The Composition Rather than Position of Polar Residues (QxxS) Drives Aspartate Receptor Transmembrane Domain Dimerization in Vivo Academic Article uri icon


  • Transmembrane (TM) helix association is an important process affecting the function of many integral membrane proteins. Consequently, aberrations in this process are associated with diseases. Unfortunately, our knowledge of the factors that control this oligomerization process in the membrane milieu is limited at best. Previous studies have shown a role for polar residues in the assembly of synthetic peptides in vitro and the association of de novo-designed TM helices in vivo. Here we examined, for the first time, the involvement of polar residues in the dimerization of a biological TM domain in its natural environment. We analyzed both the involvement of polar residues in the dimerization process and whether their influence is position-dependent. For this purpose, we used the TM domain of the Escherichia coli aspartate receptor (Tar) and 10 single and double mutants. Polar to nonpolar mutations in the sequence demonstrated the role of the QxxS motif in the dimerization of the Tar TM domain. Moreover, creating a GxxxG motif, instead of the polar motif, almost completely abolished dimerization. Swapping positions between two wild-type polar residues did not affect dimerization, implying a similar contribution from both positions. Interestingly, mutants that contain two identical strong polar residues, EE and QQ, demonstrated a substantially higher level of dimerization than a QE mutant, although all three TM domains contain two strong polar residues. This result suggests that, in addition to the polarity of the residues, the formation of symmetric bonds also plays a role in dimer stability. The results of this study may facilitate a rational modulation of membrane protein function for therapeutic purposes.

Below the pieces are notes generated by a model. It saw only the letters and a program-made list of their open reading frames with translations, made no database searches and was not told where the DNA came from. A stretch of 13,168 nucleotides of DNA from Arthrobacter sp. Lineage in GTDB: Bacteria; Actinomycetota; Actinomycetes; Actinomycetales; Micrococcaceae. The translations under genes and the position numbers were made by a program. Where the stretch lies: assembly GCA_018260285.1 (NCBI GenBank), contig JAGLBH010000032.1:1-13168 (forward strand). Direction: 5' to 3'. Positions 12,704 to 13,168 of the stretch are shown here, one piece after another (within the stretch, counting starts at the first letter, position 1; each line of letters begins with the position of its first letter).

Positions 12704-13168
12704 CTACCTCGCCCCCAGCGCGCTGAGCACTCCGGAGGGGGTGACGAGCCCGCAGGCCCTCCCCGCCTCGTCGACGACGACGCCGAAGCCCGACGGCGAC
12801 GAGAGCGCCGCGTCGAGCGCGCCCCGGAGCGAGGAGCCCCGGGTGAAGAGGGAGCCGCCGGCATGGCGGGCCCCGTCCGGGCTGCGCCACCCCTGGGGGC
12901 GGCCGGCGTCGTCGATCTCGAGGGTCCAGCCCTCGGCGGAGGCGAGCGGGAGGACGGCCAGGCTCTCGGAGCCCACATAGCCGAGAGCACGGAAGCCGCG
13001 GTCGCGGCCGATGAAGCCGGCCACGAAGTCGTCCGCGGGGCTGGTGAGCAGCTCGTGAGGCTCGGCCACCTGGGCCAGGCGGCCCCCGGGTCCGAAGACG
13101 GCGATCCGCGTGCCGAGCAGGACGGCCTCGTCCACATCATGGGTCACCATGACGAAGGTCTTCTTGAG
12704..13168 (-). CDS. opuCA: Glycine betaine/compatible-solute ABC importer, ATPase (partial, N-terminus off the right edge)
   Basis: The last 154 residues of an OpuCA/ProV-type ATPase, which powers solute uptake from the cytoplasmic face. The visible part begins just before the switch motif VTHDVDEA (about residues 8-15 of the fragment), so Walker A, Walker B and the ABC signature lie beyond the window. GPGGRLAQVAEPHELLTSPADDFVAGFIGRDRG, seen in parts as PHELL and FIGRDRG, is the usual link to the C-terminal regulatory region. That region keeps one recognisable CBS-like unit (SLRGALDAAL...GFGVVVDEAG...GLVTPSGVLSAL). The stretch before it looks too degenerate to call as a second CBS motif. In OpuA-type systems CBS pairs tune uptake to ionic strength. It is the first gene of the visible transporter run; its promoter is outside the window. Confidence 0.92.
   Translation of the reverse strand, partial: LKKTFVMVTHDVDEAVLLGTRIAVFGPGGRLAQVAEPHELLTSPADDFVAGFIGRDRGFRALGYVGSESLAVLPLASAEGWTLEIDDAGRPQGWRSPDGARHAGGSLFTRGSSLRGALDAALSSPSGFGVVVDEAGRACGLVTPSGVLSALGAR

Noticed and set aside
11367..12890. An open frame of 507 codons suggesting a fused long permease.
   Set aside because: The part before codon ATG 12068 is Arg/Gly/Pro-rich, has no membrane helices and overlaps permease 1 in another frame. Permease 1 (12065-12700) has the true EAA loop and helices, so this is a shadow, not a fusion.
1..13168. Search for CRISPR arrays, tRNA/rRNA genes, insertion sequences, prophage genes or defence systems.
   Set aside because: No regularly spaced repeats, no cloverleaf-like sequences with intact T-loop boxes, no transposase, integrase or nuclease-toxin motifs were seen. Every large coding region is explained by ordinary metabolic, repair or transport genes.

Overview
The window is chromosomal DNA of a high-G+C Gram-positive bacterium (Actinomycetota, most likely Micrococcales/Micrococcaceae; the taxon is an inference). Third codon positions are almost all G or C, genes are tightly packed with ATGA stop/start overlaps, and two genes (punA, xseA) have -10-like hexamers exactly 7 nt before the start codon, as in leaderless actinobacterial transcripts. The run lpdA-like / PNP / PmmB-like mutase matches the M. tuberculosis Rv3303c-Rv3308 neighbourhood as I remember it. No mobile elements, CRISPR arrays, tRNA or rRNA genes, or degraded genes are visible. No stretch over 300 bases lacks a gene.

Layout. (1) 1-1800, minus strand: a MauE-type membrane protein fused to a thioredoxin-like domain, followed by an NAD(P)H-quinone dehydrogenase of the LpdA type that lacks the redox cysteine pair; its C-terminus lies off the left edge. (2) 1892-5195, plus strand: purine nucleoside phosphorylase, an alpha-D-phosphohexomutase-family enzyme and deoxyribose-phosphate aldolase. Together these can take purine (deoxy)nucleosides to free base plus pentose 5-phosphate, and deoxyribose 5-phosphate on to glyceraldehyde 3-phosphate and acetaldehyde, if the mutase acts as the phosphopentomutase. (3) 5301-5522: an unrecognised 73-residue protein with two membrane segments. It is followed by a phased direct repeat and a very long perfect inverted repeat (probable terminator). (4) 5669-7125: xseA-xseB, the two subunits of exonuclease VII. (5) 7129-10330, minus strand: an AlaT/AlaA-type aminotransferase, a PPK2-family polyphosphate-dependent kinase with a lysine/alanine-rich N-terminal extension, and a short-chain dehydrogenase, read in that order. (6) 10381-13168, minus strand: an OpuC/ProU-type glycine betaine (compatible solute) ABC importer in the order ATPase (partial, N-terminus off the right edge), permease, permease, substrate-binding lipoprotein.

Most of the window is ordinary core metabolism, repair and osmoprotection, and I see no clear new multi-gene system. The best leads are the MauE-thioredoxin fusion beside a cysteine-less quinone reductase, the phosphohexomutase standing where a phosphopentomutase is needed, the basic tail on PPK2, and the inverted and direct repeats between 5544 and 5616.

publication date

  • January 1, 2004